Argonne National Laboratory

Taming tornadoes at the nanoscale

June 12, 2018

By Gene Stowe and Steve Koppes

Superconductors contain arrays of tiny tornadoes of supercurrent, called vortex filaments, each carrying a single quantum of magnetic field. The motion of these tiny tornadoes leads to resistance and furthermore determines the electrical response of all applied superconducting materials.

But a magnet-controlled “switch” that can reconfigure the array of vortex filaments in a superconductor could provide unprecedented flexibility in managing the superconductor’s electrical properties.

“It’s a nice, versatile platform that can conceivably be used to tweak and to tune other electronic or magnetic systems.” — Zhili Xiao, professor at Northern Illinois University.

The new dynamic system, developed by scientists at the University of Notre Dame and the U.S. Department of Energy’s (DOE) Argonne National Laboratory, enables in situ adjustments of the vortex filaments, thereby altering the material’s properties directly. The new system may lead to applications in superconducting microelectronics and computing with vortex bits. The scientists announced their findings in a paper published on June 11 in Nature Nanotechnology.

“We work on fundamental aspects of superconductivity with an eye towards novel and better applications,” said Boldizsár Jankó, a Notre Dame professor of physics. “One of the major problems in superconductor technology is that most of them have these filaments, these tiny tornadoes of supercurrent. When these move, then you have resistance.”

Researchers have been trying to design new devices and technologies to “pin,” or fasten, these filaments to a specified position. Previous efforts to pin the filaments, such as irradiating or drilling holes in the superconductor, resulted in static, unchangeable arrays, or fixed, ordered arrangements of filaments.

“In a paper published in the May 20, 2016, issue of Science, we introduced a newly designed array of nanomagnets that can not only mimic the magnetic charge distribution of an artificial square spin ice structure, but also allow unprecedented control over the magnetic charge locations via local and external magnetic fields,” said the article’s lead author, Yonglei Wang, a resident associate in Argonne’s Materials Science division, who is affiliated with Notre Dame and Nanjing University.

(Spin is a particle’s natural angular momentum. The structures are called “ice” because they involve patterned atomic spins, two pointing in and two pointing out at the vertex of a square spin lattice, analogous to the “two-in, two-out” Pauling’s ice rule that determines the proton positional ordering in water ice.)

Building upon this work, a bilayer structure consisting of an artificial spin ice nanomagnet array atop a superconducting film was fabricated using capabilities at the Center for Nanoscale Materials (CNM), a DOE Office of Science User Facility at Argonne, in collaboration with CNM scientists.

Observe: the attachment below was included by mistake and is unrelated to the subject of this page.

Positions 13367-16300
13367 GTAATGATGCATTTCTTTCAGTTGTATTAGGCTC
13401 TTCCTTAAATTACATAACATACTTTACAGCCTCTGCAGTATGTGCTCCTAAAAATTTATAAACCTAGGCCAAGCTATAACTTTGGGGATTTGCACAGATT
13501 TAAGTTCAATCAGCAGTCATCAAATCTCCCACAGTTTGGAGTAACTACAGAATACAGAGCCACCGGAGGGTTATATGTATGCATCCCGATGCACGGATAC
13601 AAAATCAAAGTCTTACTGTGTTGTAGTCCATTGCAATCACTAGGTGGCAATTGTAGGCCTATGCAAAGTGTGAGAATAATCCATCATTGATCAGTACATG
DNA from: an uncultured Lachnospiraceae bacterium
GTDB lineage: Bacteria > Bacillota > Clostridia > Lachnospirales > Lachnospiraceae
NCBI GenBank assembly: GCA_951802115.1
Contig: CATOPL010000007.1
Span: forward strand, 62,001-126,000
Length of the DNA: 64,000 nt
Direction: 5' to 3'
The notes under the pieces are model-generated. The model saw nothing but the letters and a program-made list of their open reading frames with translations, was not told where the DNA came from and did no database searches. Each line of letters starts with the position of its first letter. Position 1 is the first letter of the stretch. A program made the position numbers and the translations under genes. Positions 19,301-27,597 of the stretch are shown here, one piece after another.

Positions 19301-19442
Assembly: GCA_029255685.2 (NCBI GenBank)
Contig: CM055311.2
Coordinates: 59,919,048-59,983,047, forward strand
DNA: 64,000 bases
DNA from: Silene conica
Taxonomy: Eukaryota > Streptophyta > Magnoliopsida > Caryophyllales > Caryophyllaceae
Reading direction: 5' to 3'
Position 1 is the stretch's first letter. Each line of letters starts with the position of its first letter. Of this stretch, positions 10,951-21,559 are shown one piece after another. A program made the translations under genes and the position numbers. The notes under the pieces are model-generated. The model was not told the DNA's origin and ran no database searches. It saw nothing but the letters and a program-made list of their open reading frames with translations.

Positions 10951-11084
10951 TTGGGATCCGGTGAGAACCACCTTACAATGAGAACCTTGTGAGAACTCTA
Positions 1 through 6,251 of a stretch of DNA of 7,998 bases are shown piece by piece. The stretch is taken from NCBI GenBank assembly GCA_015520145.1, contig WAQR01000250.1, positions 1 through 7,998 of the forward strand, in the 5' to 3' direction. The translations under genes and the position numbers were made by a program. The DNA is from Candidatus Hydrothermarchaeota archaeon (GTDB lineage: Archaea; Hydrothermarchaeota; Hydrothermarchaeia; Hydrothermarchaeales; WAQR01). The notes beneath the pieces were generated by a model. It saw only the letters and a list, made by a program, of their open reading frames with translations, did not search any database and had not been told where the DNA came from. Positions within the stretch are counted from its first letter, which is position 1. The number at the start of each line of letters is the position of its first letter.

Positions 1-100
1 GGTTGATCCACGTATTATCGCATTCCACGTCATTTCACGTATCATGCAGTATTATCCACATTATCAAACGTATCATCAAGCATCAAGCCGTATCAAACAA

The stray magnetic fields emanating from the ends of the bar-shaped nanomagnets can attract and/or repel the underlying vortex filaments in the superconductor. Reconfiguring the magnetic orientations of these nanobar magnets with an external in-plane magnetic field results in a real-time rearrangement of the “magnetically pinned” vortex filaments in the superconductor. This makes possible multiple, reversible spin cycle configurations for the vortices.

The research team showed that such control over magnetic changes can be exploited in controlling the array of vortices in the superconductor spin ice material, ranging from ordered to disordered and frustrated lattices. (In this context, frustration refers to an important phenomenon in magnetism related to the arrangement of spins.)

“We can imagine there are many different patterns of the nanomagnets that one can create. Each of those different patterns will lead to a different behavior,” said Argonne Distinguished Fellow Wai-Kwong Kwok, who is a co-author of the Nature Nanotechnology paper.

“It’s a nice, versatile platform that can conceivably be used to tweak and to tune other electronic or magnetic systems,” said Zhili Xiao, who is also a co-author of the paper and a professor at Northern Illinois University.

Wang attributed the project’s success to the close collaboration between experimentalists and theorists. The experimentalists could not directly “see” the moving vortices responsible for the measured electron behavior of the superconductor in the laboratory. To overcome this challenge, co-author Xiaoyu Ma, a doctoral student in physics at Notre Dame, carried out computer simulations that created “movies” elucidating the vortex motion influenced by the nanomagnet arrays. The simulations successfully reproduced Argonne’s experimental results with high consistency.

The research is expected to provide a new setting at the nanoscale for the design and manipulation of geometric order and frustration in a wide variety of material systems. These include magnetic skyrmions, two-dimensional materials, topological insulators/semimetals and colloids in soft materials.

The DOE Office of Science, Basic Energy Sciences, along with the National Science Foundation provided funding for this project.

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The U.S. Department of Energy's Office of Science is the single largest supporter of basic research in the physical sciences in the United States and is working to address some of the most pressing challenges of our time. For more information, visit the Office of Science website.

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